Check out my theory and technique channel! https://goo.gl/L9eY76
Take Lessons With Me! https://goo.gl/G6bdPJ
Follow GuitarLessons365 on Twitter! https://twitter.com/guitarlessonscb
Please help support my lessons on Patreon. http://www.patreon.com/guitarlessons365
Click here for my Radiohead playlist featuring ALL of my song lessons from Radiohead! https://www.youtube.com/playlist?list=PLOBqO_KghqI424yTATUoibMxiKIuf1mtY
In this video guitar lesson, I will show you note-for-note how to play Radiohead’s breakthrough hit “Creep”.
In this Creep guitar lesson, I will not only show you all the chords, but in addition, I will break down guitarist Jonny Greenwood’s tremolo picked octaves played during all the chorus’ including the extended ending chorus.
The entire song is based around a simple four chord progression using bar chords. When playing these chords you will need to use an arpeggio picking style throughout all the verse sections. There is no definitive picking pattern because it changes gradually throughout the song. The main thing you will need to focus on during the picking pattern is to slowly make your way to the higher pitched strings every time you play through the verse chords. This will all make a lot more sense after watching the video lesson.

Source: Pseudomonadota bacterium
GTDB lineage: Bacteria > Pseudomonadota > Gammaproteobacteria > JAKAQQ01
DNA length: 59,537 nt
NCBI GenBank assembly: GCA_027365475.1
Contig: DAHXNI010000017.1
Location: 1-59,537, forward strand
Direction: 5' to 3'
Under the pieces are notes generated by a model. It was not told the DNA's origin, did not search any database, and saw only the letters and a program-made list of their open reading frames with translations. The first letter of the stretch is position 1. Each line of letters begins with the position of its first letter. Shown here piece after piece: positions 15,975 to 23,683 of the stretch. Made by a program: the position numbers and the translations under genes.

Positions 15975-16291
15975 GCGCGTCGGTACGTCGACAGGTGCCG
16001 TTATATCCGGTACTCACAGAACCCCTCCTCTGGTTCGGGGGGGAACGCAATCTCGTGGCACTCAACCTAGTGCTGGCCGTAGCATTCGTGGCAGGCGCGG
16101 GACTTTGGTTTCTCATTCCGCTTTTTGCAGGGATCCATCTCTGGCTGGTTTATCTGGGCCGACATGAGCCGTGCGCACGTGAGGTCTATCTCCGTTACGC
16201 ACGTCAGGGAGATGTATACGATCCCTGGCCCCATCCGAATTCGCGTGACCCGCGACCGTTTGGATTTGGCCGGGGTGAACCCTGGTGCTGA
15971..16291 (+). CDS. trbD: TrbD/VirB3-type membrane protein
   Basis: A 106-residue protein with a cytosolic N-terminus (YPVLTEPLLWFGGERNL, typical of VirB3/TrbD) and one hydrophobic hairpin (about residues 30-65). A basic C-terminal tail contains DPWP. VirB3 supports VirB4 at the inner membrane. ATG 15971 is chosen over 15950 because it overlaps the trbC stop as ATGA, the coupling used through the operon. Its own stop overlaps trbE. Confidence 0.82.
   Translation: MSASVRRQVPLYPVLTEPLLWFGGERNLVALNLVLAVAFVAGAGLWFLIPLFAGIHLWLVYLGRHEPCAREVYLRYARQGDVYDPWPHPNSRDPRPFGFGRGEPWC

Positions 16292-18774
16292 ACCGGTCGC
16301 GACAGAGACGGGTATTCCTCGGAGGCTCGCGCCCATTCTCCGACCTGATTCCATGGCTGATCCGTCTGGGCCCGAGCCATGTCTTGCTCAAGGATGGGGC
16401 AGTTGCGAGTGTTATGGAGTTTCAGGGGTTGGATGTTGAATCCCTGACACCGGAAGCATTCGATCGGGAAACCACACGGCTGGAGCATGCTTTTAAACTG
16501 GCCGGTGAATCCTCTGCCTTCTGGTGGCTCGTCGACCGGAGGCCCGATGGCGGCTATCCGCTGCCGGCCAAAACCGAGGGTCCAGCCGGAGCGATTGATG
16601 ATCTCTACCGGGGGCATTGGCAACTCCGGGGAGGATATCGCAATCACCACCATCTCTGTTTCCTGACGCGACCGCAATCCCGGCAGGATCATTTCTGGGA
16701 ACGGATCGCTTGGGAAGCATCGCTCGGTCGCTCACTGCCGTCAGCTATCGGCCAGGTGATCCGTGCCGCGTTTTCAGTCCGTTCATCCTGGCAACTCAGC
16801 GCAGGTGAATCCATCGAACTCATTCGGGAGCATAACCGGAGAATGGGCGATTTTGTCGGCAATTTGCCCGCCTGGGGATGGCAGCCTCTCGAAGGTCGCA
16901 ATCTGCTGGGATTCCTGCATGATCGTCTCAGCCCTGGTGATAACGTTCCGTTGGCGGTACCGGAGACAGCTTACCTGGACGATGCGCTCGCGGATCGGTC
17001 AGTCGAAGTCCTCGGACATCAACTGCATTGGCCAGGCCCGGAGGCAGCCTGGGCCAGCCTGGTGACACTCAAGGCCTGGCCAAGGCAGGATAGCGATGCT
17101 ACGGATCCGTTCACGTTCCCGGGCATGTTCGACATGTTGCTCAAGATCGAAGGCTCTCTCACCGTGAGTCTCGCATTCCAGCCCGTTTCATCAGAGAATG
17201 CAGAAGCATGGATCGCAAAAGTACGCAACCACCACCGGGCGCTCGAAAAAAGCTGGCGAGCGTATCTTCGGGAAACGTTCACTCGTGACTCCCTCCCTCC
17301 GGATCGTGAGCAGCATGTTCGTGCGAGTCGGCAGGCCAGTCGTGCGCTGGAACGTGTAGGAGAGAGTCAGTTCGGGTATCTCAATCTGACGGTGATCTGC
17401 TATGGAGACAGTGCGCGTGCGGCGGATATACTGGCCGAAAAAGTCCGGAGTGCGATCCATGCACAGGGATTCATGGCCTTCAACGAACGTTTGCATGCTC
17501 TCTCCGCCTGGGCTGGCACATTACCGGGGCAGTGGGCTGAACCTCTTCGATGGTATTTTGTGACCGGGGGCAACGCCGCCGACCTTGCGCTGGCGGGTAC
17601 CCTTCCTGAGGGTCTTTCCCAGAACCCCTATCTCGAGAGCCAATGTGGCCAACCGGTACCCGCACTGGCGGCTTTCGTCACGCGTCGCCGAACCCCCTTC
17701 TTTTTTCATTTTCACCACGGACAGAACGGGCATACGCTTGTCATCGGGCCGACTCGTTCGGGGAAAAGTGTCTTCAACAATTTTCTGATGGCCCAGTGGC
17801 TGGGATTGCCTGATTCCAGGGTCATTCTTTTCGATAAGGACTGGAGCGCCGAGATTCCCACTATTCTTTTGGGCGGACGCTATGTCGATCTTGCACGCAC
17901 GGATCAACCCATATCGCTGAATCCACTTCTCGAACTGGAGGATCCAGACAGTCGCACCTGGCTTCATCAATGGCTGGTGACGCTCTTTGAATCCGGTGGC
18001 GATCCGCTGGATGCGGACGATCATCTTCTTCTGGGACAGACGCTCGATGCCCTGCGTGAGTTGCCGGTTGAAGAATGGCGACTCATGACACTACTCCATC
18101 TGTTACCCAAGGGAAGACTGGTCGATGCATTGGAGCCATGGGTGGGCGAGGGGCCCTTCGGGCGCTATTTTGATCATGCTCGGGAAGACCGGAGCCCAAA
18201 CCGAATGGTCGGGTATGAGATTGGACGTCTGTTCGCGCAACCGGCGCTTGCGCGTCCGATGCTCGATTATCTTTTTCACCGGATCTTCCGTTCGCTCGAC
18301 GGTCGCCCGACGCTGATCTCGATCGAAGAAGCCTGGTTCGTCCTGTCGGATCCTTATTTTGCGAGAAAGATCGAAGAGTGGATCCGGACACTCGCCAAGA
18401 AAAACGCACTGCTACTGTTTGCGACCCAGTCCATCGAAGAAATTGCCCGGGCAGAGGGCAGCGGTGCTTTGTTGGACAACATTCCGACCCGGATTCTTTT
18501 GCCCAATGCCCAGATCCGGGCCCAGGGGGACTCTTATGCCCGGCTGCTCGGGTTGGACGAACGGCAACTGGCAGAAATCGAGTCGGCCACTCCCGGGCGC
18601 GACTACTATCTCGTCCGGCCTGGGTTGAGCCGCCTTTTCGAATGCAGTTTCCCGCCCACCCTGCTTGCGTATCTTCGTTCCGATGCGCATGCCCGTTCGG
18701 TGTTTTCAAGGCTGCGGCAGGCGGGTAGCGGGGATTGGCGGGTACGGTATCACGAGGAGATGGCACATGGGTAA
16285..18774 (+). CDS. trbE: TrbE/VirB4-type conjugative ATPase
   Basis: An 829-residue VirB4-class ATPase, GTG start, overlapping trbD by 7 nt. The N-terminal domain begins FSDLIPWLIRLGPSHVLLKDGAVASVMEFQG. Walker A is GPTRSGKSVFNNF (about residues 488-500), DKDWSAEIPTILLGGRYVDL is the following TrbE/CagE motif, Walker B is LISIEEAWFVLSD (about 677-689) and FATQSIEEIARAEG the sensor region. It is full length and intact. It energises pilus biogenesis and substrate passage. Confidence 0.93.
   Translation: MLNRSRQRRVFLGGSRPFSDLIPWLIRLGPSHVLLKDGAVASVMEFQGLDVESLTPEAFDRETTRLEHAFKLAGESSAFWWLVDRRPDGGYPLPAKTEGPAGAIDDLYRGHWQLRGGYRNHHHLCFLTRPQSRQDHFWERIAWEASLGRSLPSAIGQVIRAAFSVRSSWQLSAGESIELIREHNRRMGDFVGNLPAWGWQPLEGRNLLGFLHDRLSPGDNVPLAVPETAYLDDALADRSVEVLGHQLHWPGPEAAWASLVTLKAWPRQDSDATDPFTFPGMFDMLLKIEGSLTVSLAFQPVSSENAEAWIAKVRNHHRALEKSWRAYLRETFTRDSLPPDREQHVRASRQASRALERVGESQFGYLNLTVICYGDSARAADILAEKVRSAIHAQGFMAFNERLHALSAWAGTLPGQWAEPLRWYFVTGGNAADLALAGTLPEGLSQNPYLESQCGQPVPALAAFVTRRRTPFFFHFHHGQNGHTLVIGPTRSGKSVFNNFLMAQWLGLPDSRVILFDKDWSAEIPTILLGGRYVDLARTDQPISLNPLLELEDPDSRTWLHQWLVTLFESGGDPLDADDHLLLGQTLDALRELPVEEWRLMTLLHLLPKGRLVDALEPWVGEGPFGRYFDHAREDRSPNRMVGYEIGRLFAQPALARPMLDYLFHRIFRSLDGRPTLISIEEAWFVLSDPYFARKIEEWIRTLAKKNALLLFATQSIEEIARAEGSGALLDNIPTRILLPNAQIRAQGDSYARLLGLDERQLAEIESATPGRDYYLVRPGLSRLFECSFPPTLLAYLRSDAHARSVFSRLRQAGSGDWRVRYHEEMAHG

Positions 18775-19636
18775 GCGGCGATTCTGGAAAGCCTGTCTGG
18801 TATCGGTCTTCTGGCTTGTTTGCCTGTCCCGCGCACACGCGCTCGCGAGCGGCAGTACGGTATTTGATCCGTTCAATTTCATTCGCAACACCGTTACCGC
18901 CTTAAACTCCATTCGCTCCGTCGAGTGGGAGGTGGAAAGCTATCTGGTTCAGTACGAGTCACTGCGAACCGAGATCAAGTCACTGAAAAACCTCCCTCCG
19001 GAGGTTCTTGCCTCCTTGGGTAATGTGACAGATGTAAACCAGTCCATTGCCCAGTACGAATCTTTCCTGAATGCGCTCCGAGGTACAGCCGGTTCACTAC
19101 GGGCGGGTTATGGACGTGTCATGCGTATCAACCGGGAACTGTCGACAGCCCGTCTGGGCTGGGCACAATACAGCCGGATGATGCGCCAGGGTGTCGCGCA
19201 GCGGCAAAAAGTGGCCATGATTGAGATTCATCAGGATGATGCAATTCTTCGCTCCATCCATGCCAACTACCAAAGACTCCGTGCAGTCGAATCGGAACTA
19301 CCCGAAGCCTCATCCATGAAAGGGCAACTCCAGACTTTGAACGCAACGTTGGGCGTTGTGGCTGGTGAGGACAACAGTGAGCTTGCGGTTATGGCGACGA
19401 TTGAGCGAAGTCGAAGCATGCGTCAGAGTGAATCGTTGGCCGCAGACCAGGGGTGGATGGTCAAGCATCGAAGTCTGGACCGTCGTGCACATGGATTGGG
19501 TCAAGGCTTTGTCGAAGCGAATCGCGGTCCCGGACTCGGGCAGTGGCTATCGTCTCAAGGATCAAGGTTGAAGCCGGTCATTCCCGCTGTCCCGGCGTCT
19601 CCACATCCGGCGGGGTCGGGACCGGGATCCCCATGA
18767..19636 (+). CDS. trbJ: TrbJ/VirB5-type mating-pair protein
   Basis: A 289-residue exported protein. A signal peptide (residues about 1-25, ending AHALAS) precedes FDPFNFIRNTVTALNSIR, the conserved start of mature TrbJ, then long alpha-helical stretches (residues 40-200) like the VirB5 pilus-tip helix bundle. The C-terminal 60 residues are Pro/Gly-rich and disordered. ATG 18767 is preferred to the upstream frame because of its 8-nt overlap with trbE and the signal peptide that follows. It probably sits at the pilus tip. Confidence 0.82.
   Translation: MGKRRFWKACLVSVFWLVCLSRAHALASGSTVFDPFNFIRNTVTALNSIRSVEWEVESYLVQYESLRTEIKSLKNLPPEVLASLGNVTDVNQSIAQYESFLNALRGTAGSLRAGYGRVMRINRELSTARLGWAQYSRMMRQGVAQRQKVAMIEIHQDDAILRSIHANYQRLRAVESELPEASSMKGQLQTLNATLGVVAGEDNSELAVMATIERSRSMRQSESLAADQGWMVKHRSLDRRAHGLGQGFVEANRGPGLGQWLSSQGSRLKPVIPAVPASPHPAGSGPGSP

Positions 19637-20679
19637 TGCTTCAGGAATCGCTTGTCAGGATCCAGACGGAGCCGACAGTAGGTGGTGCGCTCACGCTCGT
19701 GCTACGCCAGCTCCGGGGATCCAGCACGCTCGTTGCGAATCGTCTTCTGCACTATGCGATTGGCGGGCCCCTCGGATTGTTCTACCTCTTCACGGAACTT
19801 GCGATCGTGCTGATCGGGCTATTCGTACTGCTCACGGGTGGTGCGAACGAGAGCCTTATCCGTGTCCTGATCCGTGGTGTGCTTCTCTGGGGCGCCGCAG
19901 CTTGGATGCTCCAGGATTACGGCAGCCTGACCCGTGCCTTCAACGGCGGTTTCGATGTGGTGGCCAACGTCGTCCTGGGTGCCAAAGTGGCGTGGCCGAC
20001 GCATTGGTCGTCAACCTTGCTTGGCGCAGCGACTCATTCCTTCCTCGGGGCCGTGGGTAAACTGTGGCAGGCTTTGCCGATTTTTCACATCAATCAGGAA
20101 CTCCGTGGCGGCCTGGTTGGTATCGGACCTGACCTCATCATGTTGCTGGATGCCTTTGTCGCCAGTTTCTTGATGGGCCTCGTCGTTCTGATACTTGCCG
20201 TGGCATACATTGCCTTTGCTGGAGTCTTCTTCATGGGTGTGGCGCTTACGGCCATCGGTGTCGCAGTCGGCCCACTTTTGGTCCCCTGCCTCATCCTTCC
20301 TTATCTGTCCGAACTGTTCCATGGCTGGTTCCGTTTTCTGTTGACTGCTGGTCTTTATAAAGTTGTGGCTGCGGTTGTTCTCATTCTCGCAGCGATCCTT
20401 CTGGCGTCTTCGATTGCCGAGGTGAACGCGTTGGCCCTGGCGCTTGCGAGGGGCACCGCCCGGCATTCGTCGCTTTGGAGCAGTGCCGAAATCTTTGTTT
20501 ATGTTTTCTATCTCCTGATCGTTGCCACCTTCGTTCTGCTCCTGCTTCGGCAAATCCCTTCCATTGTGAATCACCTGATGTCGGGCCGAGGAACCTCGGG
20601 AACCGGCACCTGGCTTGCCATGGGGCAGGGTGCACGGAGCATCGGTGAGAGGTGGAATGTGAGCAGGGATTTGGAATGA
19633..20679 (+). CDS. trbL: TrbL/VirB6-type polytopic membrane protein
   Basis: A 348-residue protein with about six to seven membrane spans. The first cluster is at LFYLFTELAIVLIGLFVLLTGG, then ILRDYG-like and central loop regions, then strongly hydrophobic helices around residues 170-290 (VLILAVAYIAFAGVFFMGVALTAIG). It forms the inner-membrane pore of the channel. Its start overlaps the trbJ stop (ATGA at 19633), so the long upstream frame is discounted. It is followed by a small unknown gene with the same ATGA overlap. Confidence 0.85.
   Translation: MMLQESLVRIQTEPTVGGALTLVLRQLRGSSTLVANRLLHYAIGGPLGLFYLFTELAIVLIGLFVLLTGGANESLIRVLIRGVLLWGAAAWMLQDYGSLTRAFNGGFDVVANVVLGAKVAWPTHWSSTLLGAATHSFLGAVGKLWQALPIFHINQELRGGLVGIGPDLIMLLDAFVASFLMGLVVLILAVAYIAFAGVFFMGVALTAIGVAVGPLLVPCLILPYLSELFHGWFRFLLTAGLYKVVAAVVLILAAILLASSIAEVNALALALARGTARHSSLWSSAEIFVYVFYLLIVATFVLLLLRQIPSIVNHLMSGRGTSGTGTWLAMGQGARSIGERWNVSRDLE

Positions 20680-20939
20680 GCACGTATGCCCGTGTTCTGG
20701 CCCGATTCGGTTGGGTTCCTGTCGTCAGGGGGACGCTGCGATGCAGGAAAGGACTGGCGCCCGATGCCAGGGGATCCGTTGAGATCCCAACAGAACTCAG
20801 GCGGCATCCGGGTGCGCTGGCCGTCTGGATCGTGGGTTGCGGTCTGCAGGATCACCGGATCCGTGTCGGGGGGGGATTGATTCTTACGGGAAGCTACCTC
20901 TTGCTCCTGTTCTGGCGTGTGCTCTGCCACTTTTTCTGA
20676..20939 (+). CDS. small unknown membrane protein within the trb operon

The real guitar fireworks happen during the chorus when the distortion is kicked in and we have a couple of separate guitar parts being played simultaneously. During the first chorus you will begin the octave melody when the C major chord arrives. The first chorus cuts the octave melody short, but the extended chorus and the end of the song let’s the entire octave melody be heard.
When learning this extended octave part, you may need to watch that section of the lesson multiple times and memorize the numbers of the frets to play the octaves on a section at a time. The chord form never changes and it always remains on the same strings so you can just focus on the fret numbers and the rapid tremolo picking.
Speaking of that tremolo picking, just as I suggest it the video lesson, rapid strumming is easier on the picking hand if you temporarily raise your wrist. It gives you a better angle to strike the strings and helps you keep your wrist and forearm relaxed, which is essential when attempting something that is this fast for this long amount of time.
So enjoy learning this incredible Radiohead classic, it is definitely one of my favorites from the 90’s. 🙂